Experts estimate that upwards of ninety percent of disease is stress-related. And perhaps nothing ages us faster, internally and externally, than high stress. Massage is an effective tool for managing this stress, which translates into:
- Decreased anxiety.
- Enhanced sleep quality.
- Greater energy.
- Improved concentration.
- Increased circulation.
- Reduced fatigue.
Massage can also help specifically address a number of health issues. Bodywork can:
- Assist with shorter, easier labor for expectant mothers and shorten maternity hospital stays.
- Ease medication dependence.
- Enhance immunity by stimulating lymph flow—the body's natural defense system.
- Exercise and stretch weak, tight, or atrophied muscles.
- Help athletes of any level prepare for, and recover from, strenuous workouts.
- Improve the condition of the body's largest organ—the skin.
- Increase joint flexibility.
- Promote tissue regeneration, reducing scar tissue and stretch marks.
- Pump oxygen and nutrients into tissues and vital organs, improving circulation.
- Reduce postsurgery adhesions and swelling.
- Reduce spasms and cramping.
- Relax and soften injured, tired, and overused muscles.
- Release endorphins—amino acids that work as the body's natural painkiller.
Chronic low-back pain
Massage is an effective treatment for chronic low back pain, according to a research study conducted by the Center for Health Studies in Seattle, Washington. In a comparison of massage, acupuncture and self-care, a 10-week program of massage therapy was found to be most effective of the three.
In another study, adults with chronic low-back pain found relief from massage therapy, according to a research study conducted by the Touch Research Institute in conjunction with the University of Miami School of Medicine.
wenty-four adults who had experienced low-back pain for at least six months were assigned to receive 30-minute massages twice-weekly, for five weeks. Results showed a decrease in stress and long-term pain, fewer depressive symptoms, better sleep, improved range of motion and an increase in serotonin and dopamine levels.
In 2005, 34,000 readers responded to a Consumers reports survey and compared their experiences with conventional and alternative treatments. Those with arthritis gave to the highest marks to hands-on practices such as massage and chiropractic, saying these therapies frequently relieved their pain better than conventional remedies. The respondents with osteoarthritis indicated that deep tissue massage is particularly effective for pain relief.
The Consumer Reports survey also noted that medical doctors are increasingly likely to accept deep-tissue massage for musculoskeletal ailments and to recommend massage to their patients.
Anxiety & Depression
A recent review of more than a dozen massage studies conducted by the Touch Research Institute at the University of Miami school of Medicine concludes that massage therapy relieves depression and anxiety by affecting the body’s biochemistry.
In a series of studies including 500 men, women, and children with depression or stress problems, researchers measured the stress hormone cortisol in participants before and immediately after massage and found that the therapy lowered levels up to 53%. (Cortisol can drive up blood pressure and blood sugar levels and suppress the immune system.)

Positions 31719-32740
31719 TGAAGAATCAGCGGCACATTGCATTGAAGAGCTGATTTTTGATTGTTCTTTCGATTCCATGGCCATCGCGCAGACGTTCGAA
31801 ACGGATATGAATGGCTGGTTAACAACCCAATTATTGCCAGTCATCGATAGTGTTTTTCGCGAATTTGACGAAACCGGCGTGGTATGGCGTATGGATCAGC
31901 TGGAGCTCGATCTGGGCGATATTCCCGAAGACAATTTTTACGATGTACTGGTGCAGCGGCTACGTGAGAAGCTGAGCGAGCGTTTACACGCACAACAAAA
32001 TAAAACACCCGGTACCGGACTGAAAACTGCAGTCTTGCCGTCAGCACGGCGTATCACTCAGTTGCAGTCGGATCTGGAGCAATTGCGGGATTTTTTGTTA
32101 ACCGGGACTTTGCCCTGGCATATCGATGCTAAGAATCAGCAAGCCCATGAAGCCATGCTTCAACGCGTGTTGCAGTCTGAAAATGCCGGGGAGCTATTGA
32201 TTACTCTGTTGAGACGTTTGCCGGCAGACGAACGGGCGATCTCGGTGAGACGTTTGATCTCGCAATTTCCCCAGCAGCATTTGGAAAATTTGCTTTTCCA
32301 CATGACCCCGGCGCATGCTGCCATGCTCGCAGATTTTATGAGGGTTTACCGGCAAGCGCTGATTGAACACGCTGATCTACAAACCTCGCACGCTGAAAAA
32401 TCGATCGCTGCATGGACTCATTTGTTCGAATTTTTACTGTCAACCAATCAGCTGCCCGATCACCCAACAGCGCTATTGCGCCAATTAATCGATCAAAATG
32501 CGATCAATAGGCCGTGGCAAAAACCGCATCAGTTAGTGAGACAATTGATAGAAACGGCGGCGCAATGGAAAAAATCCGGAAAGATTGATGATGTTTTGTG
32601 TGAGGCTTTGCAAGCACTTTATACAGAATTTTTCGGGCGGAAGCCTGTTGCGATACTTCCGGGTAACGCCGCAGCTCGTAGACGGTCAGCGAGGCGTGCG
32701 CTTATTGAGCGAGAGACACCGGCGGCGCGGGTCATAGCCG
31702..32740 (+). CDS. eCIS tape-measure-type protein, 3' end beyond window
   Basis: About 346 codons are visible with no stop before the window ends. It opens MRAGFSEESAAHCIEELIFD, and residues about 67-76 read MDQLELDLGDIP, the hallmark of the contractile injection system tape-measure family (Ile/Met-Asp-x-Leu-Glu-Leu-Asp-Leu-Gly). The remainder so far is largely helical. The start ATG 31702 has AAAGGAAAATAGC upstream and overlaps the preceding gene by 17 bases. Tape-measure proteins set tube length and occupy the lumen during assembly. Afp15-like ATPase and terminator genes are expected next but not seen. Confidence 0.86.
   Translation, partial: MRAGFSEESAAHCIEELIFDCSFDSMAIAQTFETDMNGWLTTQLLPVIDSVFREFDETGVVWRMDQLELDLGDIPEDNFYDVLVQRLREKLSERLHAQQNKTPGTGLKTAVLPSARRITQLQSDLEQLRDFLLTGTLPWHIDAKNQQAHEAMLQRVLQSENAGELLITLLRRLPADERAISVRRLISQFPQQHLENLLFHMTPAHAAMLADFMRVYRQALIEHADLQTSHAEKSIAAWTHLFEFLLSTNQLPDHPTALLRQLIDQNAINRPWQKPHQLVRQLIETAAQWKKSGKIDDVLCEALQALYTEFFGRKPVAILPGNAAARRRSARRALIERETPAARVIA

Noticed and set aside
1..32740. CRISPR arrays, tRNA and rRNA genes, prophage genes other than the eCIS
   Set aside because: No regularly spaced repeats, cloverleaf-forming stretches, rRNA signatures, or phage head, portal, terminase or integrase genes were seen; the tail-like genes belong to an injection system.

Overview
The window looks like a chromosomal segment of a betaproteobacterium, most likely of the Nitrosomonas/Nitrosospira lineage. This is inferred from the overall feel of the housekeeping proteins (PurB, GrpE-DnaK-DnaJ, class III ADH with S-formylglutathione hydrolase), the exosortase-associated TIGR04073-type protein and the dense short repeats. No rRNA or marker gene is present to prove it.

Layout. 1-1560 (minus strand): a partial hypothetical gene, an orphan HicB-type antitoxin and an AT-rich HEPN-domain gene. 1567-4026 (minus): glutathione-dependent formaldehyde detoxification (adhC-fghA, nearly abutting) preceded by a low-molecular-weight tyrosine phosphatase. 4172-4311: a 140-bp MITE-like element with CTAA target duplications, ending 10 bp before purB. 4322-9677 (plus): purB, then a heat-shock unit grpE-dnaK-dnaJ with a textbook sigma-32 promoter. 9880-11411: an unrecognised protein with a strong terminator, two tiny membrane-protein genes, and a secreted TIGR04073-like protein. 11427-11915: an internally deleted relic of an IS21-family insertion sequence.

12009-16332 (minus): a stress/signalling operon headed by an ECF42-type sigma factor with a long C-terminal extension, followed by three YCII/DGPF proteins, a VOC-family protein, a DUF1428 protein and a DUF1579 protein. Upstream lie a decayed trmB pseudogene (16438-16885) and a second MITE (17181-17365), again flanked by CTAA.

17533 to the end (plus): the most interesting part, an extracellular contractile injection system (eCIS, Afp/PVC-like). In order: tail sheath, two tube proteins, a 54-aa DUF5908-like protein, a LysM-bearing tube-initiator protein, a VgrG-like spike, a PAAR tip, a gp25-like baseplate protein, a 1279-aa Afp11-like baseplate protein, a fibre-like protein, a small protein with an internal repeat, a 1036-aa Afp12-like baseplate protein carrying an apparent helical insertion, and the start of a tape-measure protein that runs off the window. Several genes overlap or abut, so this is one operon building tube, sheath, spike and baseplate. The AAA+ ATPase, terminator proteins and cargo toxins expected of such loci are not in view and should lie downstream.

Massage also increased serotonin and dopamine, neurotransmitters that help reduce depression.
According to a recent study conducted by the Boulder College of Massage Therapy in Boulder, Colorado, Four people who had experienced two to three headaches per week for the past six years or more participated in the study, which lasted eight weeks. During the first four weeks, baseline headache measures were recorded. Throughout the last four weeks, participants received two 30-minute massages per week.
Each subject experienced a reduction in headaches within the first week of massage treatment, and the mean number of headaches per week was significantly reduced from 6.8 to 2 during the four weeks of massage.
Soft-tissue massage improved range of motion, reduced pain and improved function in people with shoulder pain, according to a research study by staff at Concord Hospital in Sydney, Australia
Twenty-nine subjects who had been referred to the Concord hospital for management of shoulder pain participated in the study. Their medical diagnoses varied, but impingement, rotator-cuff tear and unspecified shoulder pain were the most common diagnoses.
Fourteen of the participants received no massage, while the other fifteen received six sessions of soft-tissue massage around the shoulder for two weeks.
Subjects in the control group showed no significant improvements from the beginning to the end of the two-week period. Subjects in the massage group showed significant improvements in all measures, with a mean improvement of 22.6 degrees in flexion; 42.2 degrees in abduction; and the ability to reach a mean of 11 centimeters further up the back. Subjects in the massage group also reported decreased pain and improved function.
How chair massage can help:
Chair Massage has been proven to help reduce stress and increase productivity in the work place.
Studies by the Touch Research Institute in Florida show that the benefits of seated massage have quick results. Immediately after massage sessions, the subjects experienced a change in brain waves in the direction of heightened alertness and better performance on math problems (completed in less time with fewer errors). At the end of the five-week study period, subjects reported reduced job stress and elevated moods. The study’s findings are significant in that the International Labor Organization stated in its World Labor Report that job stress costs the U.S. economy $200 billion annually through diminished productivity, compensation claims, absenteeism, health insurance and direct medical expenses